"ResMed filed a motion to dismiss the current International Trade Commission (ITC) complaint so that we can refile and incorporate additional evidence generated since the original complaint was filed. We believe this will make our strong case even stronger, and we remain confident in our position in the ITC. ResMed's innovations have transformed the treatment of sleep-disordered breathing. We're committed to protecting our innovation, which is why we've engaged in global legal proceedings with Fisher & Paykel." About ResMed ResMed (NYSE: RMD) changes lives with award-winning medical devices and cloud-based software applications that better diagnose, treat and manage sleep apnea, chronic obstructive pulmonary disease (COPD) and other chronic diseases. ResMed is a global leader in connected care, with more than 3 million patients remotely monitored every day. Our 5,000-strong team is committed to creating the world's best tech-driven medical device company – improving quality of life, reducing the impact of chronic disease, and saving healthcare costs in more than 100 countries.­­ ResMed.com | Facebook | Twitter | LinkedIn


SAN DIEGO, May 17, 2017 /PRNewswire/ -- ResMed today issued the following statement from David Pendarvis, the company's global general counsel and chief administrative officer: "ResMed filed a motion to dismiss the current International Trade Commission (ITC) complaint so that we can refile and incorporate additional evidence generated since the original complaint was filed. We believe this will make our strong case even stronger, and we remain confident in our position in the ITC. ResMed's innovations have transformed the treatment of sleep-disordered breathing. We're committed to protecting our innovation, which is why we've engaged in global legal proceedings with Fisher & Paykel." About ResMed ResMed (NYSE: RMD) changes lives with award-winning medical devices and cloud-based software applications that better diagnose, treat and manage sleep apnea, chronic obstructive pulmonary disease (COPD) and other chronic diseases. ResMed is a global leader in connected care, with more than 3 million patients remotely monitored every day. Our 5,000-strong team is committed to creating the world's best tech-driven medical device company - improving quality of life, reducing the impact of chronic disease, and saving healthcare costs in more than 100 countries.­­ ResMed.com | Facebook | Twitter | LinkedIn


News Article | May 21, 2017
Site: www.prnewswire.com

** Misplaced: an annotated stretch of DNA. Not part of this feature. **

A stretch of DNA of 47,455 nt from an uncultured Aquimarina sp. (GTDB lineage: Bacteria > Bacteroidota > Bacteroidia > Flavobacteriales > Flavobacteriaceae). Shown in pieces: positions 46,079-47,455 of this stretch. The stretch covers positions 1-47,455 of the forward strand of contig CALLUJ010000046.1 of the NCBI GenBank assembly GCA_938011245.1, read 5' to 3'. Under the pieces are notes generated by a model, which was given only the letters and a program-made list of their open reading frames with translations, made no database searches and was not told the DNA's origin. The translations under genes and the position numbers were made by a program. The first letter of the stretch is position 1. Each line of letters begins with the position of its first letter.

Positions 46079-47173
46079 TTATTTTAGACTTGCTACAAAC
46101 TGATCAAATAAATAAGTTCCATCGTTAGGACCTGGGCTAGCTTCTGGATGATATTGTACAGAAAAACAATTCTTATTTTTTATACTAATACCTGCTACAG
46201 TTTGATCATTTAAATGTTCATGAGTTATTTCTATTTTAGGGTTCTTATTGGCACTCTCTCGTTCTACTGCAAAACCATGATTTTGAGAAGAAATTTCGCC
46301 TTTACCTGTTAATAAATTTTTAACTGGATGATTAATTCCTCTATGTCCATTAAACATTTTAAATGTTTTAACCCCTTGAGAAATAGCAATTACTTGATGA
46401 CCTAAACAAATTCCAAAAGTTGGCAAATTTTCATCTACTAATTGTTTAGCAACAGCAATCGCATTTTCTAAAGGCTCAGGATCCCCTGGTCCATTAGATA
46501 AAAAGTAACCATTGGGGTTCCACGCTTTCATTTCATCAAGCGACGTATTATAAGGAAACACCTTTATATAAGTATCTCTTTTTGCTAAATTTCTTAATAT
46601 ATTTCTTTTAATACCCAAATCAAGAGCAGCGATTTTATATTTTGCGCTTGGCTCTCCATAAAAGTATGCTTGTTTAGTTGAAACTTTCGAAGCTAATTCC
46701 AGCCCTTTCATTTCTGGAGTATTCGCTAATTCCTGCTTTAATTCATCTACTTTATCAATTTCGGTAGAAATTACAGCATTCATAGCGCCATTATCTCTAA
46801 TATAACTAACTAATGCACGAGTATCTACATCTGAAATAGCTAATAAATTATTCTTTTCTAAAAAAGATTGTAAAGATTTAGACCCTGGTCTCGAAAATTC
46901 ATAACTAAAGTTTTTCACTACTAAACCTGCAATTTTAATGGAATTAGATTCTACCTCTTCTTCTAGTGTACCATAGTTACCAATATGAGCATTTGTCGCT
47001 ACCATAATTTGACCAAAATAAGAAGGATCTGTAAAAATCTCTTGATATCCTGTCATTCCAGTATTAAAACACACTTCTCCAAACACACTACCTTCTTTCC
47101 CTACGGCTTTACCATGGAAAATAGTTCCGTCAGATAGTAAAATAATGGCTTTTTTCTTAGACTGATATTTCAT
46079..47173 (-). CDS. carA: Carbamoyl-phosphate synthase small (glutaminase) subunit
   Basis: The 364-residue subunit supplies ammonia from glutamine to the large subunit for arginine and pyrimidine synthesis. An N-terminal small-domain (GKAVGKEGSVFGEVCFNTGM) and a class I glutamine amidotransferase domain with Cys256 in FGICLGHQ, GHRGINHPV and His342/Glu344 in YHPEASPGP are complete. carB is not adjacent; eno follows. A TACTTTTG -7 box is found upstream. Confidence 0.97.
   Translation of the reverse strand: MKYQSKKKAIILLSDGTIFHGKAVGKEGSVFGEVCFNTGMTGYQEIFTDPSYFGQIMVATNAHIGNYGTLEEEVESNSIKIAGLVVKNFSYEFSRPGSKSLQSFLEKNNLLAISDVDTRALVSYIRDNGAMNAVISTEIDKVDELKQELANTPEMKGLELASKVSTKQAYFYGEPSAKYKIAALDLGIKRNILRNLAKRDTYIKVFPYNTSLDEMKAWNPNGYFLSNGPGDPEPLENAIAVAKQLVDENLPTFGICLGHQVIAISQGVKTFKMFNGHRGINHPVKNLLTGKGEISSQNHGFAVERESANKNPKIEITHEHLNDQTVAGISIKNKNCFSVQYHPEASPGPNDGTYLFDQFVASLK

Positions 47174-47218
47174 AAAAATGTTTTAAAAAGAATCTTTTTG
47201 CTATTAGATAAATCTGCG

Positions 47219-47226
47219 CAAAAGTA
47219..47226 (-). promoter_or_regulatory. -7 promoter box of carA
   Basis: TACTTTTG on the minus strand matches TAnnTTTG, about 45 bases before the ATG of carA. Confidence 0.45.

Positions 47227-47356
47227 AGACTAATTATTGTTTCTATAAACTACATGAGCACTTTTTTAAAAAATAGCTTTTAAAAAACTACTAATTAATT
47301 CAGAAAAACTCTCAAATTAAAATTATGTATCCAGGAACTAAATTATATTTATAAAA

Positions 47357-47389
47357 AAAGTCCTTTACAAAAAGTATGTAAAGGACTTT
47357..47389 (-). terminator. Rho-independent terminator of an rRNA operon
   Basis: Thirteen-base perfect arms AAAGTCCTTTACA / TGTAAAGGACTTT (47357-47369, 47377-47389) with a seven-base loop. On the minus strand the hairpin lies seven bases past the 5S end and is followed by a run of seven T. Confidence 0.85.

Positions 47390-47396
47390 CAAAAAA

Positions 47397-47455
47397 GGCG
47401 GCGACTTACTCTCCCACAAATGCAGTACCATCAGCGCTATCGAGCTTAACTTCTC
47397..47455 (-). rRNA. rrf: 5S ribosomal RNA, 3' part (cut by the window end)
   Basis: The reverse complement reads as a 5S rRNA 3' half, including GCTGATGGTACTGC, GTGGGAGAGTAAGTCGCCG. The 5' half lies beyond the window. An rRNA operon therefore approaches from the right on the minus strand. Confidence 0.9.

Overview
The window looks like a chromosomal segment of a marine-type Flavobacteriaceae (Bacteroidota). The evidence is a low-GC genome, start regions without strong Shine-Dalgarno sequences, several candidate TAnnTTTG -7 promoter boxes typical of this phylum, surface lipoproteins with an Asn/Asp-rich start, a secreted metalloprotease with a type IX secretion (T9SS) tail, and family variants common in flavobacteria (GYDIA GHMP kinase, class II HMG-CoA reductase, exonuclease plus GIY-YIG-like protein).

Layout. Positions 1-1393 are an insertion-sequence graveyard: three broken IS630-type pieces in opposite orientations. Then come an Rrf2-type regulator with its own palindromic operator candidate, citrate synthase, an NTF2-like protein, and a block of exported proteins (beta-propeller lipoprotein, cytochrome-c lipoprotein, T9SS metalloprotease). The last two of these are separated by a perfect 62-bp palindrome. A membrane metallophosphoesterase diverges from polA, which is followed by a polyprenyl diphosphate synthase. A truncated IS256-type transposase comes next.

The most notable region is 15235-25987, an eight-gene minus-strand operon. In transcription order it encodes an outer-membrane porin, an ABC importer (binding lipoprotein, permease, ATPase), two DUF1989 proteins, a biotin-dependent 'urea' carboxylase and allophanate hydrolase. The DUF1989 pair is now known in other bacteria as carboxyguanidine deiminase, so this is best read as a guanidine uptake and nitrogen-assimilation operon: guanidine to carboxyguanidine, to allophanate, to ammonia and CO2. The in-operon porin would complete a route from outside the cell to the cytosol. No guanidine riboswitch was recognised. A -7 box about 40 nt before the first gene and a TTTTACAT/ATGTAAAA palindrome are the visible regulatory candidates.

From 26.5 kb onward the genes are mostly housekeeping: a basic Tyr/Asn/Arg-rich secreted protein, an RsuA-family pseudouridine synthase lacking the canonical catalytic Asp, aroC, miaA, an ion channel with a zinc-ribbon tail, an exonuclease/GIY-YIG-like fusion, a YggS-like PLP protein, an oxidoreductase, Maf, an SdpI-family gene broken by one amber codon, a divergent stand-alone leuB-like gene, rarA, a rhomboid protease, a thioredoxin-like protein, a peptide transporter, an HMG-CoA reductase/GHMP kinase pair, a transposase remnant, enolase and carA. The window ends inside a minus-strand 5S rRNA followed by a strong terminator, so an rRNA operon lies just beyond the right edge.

Patients in the study who received NIV at home in addition to oxygen therapy had a 51 percent decreased risk of re-hospitalization or death, and stayed out of the hospital more than three times longer, compared to those who received oxygen alone. "This trial adds decisively to the growing body of evidence supporting the broader use of non-invasive ventilation for patients with COPD," said ResMed chief medical officer Carlos Nunez, M.D. "Just knowing NIV can help cut re-hospitalization or death risk in half is a game changer." The Global Initiative for Obstructive Lung Disease, an international collaboration of experts on COPD, recently updated their guidelines to include a level B recommendation for home NIV for hypercapnic COPD patients after an exacerbation. The number of people with COPD globally is estimated to be 384 million1. In 2014, the Centers for Disease Control and Prevention (CDC) estimated COPD cost the United States $36 billion annually in medical costs and absenteeism, and projected medical costs alone related to COPD could rise to $49 billion by 2020. One reason is that nearly one in four COPD patients in the U.S. who leave the hospital after an acute exacerbation will be re-hospitalized within 30 days, driving increased costs to the healthcare system and significantly impacting the patients' quality of life. To curb the financial impact of this re-hospitalization, the U.S. Centers for Medicare and Medicaid Services now penalizes hospitals with high readmission rates after an acute exacerbation of COPD. More details on the study can be found on the JAMA website: http://jamanetwork.com/journals/jama/fullarticle/2627985. COPD is a collection of lung diseases including chronic bronchitis and emphysema. It is a progressive, fatal condition that causes irreversible damage to the lungs and airways. It can have a major impact on an individual's quality of life. It is the third leading cause of death in the U.S. and is the only major disease that is increasing in prevalence globally, across all continents. During the course of their disease, COPD patients can experience acute exacerbations, which manifest themselves as a sudden worsening of symptoms and can lead to respiratory failure, hospitalization and death. Although the damage caused by COPD cannot be reversed, it is possible to slow the progression of the disease through treatment and lifestyle changes. ResMed (NYSE: RMD) changes lives with award-winning medical devices and cloud-based software applications that better diagnose, treat and manage sleep apnea, chronic obstructive pulmonary disease (COPD) and other chronic diseases. ResMed is a global leader in connected care, with more than 3 million patients remotely monitored every day. Our 5,000-strong team is committed to creating the world's best tech-driven medical device company – improving quality of life, reducing the impact of chronic disease, and saving healthcare costs in more than 100 countries.­­ ResMed.com | Facebook | Twitter | LinkedIn 1 Global and regional estimates of COPD prevalence: Systematic review and meta–analysis, Journal of Global Heath, 2015 To view the original version on PR Newswire, visit:http://www.prnewswire.com/news-releases/clinical-trial-published-in-jama-offers-new-hope-for-copd-patients-300461130.html